My feeling is just to get on with a degree. How did your foreign quals translate into the undergraduate degree? Did you get in easily?

In any case I have a meeting to talk with an admissions person from Rutgers to see where my transcripts stand early Jan, so failing a miracle I will be ready to swoop into action getting in on a “new and improved” degree. Adding a few more years to the process, but hey, I’m only a young thing yet!

Thanks everyone, I really feel at home here - up to now I felt that this was my “embarrassing little secret”, not to be talked about in case people would laugh.


[quote=UKMedMom How did your foreign quals translate into the undergraduate degree? Did you get in easily?

As long as you have your transcripts evaluated by acredited organization they should pretty much count in any university. My college accepted most of my general electives like literature, philosophy, psychology, Latin and few others.

I'm not sure what organization I used to evaluate my transcripts. Don't remeber...but I googled them and then called the university and asked if it would work. I guess you can ask the person you're going to talk to if they can suggest an appropriate company.


Dear UK Mom,

Which Rutgers will you be enrolling in for your post-bac courses? I am in the postbac program at Rutgers Newark. Similar personal background. 2 kids. 44 years old.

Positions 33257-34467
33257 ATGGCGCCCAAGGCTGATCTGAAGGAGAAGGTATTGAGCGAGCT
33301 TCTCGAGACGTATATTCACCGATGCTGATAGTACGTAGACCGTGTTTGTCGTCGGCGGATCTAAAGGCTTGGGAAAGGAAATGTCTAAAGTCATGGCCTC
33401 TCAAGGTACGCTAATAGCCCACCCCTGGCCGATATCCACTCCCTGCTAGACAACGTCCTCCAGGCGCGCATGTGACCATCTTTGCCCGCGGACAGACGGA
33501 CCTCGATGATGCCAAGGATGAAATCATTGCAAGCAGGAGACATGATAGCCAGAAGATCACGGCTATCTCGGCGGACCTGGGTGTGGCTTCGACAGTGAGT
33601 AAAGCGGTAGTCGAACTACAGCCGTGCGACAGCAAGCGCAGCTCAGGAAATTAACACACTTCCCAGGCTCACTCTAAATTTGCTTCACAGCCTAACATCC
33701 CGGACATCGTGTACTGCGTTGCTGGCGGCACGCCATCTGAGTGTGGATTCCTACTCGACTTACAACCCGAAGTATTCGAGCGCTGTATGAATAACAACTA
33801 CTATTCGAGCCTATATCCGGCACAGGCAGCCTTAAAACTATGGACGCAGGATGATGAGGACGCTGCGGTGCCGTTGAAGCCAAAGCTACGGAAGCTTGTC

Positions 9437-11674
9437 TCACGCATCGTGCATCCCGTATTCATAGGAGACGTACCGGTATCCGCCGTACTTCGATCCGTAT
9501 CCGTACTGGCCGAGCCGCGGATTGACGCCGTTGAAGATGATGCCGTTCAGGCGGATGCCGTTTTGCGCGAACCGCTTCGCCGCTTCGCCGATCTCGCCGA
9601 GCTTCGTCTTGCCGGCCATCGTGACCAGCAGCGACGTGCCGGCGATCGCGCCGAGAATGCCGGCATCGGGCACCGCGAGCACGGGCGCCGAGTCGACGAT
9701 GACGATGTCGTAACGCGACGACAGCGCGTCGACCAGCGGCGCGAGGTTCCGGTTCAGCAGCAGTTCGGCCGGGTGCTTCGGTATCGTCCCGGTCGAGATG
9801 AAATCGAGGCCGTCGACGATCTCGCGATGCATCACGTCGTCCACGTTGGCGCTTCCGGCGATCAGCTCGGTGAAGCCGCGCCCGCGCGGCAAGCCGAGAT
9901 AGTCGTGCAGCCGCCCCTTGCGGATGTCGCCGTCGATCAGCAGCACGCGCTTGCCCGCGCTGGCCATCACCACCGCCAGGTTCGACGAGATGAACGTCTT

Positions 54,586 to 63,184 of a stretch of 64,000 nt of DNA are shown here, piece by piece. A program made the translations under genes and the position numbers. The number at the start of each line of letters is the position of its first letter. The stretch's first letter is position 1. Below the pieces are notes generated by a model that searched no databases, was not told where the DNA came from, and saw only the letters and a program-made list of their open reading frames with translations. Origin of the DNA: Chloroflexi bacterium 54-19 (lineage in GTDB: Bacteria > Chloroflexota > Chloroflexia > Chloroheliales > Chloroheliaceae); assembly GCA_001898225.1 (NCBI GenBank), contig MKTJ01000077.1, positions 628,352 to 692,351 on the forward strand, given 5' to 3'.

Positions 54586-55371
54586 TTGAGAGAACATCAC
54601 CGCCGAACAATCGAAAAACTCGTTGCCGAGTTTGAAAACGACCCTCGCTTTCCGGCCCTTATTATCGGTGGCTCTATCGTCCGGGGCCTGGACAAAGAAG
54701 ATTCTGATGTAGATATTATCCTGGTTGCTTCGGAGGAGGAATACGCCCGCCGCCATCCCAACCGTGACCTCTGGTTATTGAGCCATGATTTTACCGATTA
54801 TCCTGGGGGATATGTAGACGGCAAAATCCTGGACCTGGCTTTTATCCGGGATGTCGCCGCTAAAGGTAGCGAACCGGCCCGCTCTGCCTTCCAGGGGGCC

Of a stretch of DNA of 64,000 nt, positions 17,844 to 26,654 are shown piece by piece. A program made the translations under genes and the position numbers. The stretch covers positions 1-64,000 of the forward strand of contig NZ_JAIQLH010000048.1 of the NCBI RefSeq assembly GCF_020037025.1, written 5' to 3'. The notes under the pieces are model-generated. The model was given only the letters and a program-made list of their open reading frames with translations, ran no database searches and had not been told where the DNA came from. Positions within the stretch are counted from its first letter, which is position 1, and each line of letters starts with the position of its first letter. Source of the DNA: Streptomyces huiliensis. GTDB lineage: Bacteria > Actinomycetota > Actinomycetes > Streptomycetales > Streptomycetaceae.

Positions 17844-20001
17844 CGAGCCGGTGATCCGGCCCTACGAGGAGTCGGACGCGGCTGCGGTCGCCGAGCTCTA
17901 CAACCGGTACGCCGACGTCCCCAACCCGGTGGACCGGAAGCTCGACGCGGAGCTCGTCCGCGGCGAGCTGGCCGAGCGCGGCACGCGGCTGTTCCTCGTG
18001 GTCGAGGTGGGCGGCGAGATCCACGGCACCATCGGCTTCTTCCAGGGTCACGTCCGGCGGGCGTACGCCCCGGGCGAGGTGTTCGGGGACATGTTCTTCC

I took Chem and Anatomy and Phys this past fall semester. I find the quality of teaching very good, the students inspiring in their seriousness, and the lab component of the courses a heck of a lot of work for 1 credit but well worth it.

Let me know if I can be of any help locally.

Sigrid, Thanks for your reply, yes I am looking at Newark - I have an appt with the office next Tuesday to find out if I am a candidate? a Dr Ukachukwu (have you dealt with her? What is she like?) I am very excited! Thanks also for you offer of help. Hopefully I will get in!!!


Dr Ukachukwu (have you dealt with her? What is she like?) I am very excited! Thanks also for you offer of help. Hopefully I will get in!!!

Hi Karen,

Dr. Ukachukwu is at Rutgers New Brunswick and I am at the Newark campus. If you are interested, and for any one else in the area who is looking for a post-bac program, check out the website created by the Newark advisor, Dr. Maiello. He is very approachable and is available to speak by phone. The website has loads of generally useful pre-med information (whether you go to the school or not).